Rethinking Bretton Woods | Mon, May 3, 2010
After a few years of improvement the debt situation in the developing world has, under the global economic crisis 2008-09, again taken a turn for the worse. Rather than an anomaly, this is consistent with the pattern of structural interdependence between debt and trade that has historically constrained the economic prospects of developing countries.
As the crisis exposes the fault lines throughout the current model that links international trading and public debt, nationally and internationally, the material in this book represents a useful roadmap to the issues that need to be addressed. Indeed, only crisis recovery measures that dare to reshape the paradigm linking trade and debt on the basis of the lessons learned can lead to a more resilient and development-oriented global economy.
Like the previous volume in this series, this one jumps off from the premise that a holistic approach to policy –making in trade and finance can bring substantial improvements in ensuring systemic coherence and providing better development outcomes than an approach that would take such areas in isolation. This one singles out debt as an area of finance and addresses the political and the technical dimensions of linking debt and trade, the potential and limitation of market access, the problems related to the export growth-debt repayment link, the effects on debt of foreign investment rules, the impacts of domestic monetary policy on debt and trade, and issues in the definition of debt sustainability and factoring trade performance into debt sustainability assessments.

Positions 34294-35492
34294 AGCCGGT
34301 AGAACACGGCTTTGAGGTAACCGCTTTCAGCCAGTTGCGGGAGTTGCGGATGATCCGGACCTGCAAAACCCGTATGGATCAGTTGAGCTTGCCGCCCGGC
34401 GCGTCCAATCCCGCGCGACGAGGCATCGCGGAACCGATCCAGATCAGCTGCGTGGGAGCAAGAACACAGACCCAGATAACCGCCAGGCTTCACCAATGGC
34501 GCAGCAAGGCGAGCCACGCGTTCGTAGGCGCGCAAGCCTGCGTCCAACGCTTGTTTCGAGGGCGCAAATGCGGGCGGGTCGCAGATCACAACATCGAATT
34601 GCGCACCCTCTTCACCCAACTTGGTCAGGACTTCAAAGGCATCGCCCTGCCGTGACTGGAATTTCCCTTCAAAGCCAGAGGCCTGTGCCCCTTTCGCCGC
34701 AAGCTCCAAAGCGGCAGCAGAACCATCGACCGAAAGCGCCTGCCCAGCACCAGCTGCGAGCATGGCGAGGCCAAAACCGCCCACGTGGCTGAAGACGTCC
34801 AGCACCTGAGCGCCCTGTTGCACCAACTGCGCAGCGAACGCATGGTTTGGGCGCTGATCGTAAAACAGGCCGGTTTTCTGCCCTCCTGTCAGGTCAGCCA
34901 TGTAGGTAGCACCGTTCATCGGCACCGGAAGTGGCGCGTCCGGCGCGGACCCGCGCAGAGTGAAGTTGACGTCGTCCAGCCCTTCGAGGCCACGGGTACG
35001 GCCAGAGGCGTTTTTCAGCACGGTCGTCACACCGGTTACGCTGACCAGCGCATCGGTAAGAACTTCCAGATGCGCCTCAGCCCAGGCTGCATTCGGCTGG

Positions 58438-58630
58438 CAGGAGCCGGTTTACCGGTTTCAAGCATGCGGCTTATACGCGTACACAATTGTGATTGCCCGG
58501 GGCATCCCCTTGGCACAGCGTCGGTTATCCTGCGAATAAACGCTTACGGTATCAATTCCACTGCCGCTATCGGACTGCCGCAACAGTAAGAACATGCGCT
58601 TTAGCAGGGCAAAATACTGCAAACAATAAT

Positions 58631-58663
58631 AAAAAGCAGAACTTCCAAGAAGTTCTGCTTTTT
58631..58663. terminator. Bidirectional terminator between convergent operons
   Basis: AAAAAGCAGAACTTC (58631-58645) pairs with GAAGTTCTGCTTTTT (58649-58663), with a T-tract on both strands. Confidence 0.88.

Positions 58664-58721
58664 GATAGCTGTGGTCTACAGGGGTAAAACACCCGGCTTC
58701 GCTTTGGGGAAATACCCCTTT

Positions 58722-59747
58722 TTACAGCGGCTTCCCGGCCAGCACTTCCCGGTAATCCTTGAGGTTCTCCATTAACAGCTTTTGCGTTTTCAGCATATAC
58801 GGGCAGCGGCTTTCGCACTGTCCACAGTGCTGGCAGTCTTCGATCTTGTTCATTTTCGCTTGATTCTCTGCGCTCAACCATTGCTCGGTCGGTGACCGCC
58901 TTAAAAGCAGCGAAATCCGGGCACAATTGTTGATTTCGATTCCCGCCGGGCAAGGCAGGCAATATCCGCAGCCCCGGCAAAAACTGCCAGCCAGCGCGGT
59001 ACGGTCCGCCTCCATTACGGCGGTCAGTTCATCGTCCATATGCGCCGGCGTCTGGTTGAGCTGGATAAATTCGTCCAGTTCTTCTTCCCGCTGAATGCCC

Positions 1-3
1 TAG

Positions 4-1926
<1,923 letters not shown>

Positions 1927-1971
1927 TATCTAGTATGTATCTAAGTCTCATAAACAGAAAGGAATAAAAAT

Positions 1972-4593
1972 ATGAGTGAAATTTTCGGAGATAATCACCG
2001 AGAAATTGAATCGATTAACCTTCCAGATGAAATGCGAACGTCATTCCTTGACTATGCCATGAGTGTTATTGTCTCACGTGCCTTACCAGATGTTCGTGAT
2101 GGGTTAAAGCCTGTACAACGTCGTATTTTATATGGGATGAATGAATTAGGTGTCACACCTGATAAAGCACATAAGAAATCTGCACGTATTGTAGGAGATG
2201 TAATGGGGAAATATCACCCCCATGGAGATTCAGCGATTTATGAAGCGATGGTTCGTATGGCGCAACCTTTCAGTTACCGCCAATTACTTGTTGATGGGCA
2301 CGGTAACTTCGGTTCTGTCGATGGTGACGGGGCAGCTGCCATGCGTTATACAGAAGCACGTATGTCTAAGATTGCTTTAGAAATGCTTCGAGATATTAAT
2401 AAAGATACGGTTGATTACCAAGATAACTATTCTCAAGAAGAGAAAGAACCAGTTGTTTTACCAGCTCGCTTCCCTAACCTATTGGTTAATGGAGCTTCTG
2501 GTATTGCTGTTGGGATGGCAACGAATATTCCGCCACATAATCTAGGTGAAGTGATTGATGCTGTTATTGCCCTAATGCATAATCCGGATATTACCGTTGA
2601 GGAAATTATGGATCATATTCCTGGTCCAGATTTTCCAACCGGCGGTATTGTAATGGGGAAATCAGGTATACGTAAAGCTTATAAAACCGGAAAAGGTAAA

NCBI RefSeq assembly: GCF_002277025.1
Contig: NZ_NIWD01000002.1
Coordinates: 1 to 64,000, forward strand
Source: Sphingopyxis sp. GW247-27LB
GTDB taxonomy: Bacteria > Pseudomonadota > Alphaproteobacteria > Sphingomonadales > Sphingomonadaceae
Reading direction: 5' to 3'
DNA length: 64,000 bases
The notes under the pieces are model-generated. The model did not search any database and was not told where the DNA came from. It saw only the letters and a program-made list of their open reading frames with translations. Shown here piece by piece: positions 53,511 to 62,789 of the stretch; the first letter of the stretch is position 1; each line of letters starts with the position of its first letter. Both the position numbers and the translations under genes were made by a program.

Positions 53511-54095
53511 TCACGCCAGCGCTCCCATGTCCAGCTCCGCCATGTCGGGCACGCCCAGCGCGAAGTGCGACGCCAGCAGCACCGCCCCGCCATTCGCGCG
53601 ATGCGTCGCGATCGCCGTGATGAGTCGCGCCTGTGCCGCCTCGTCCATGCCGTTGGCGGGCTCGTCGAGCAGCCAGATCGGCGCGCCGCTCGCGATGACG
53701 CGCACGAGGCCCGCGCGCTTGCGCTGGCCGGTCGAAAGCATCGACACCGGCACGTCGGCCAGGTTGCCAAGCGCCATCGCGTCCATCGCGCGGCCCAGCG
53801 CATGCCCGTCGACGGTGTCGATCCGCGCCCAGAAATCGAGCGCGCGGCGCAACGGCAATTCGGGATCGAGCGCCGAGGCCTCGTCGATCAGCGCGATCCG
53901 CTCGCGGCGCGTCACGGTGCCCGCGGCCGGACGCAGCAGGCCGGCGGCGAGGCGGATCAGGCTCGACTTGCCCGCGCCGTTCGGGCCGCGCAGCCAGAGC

Featured contributors include: Andreas Antoniou, Luiz Carlos Bresser-Pereira, Alfredo Calcagno, Heiner Flassbeck, Barry Herman, Richard Kozul-Wright, Jan Kregel, Jorg Mayer, Manuel Montes, Machiko Nissanke, Lida Nunez, Matthew Odedokun, Damian Ondo Mane, Matthias Rau, Arslan Razmi, Umesh Sookmani, Yash Tandon, Cecile Valadier, Christina Weller,
The publication and the event that it documents were made possible thanks to the generous support of (in alphabetical order) the Agence Francaise de Developpement (AFD), the Ford Foundation, the Forum for Environment and Development (Norway), Oxfam Novib, the United Nations Conference on Trade and Development, the United Nations Foundation and the Swedish Ministry of Foreign Affairs.
This publication was edited by Aldo Caliari.
Click here for the book.
Click here to read the table of contents.
Click here to see the cover.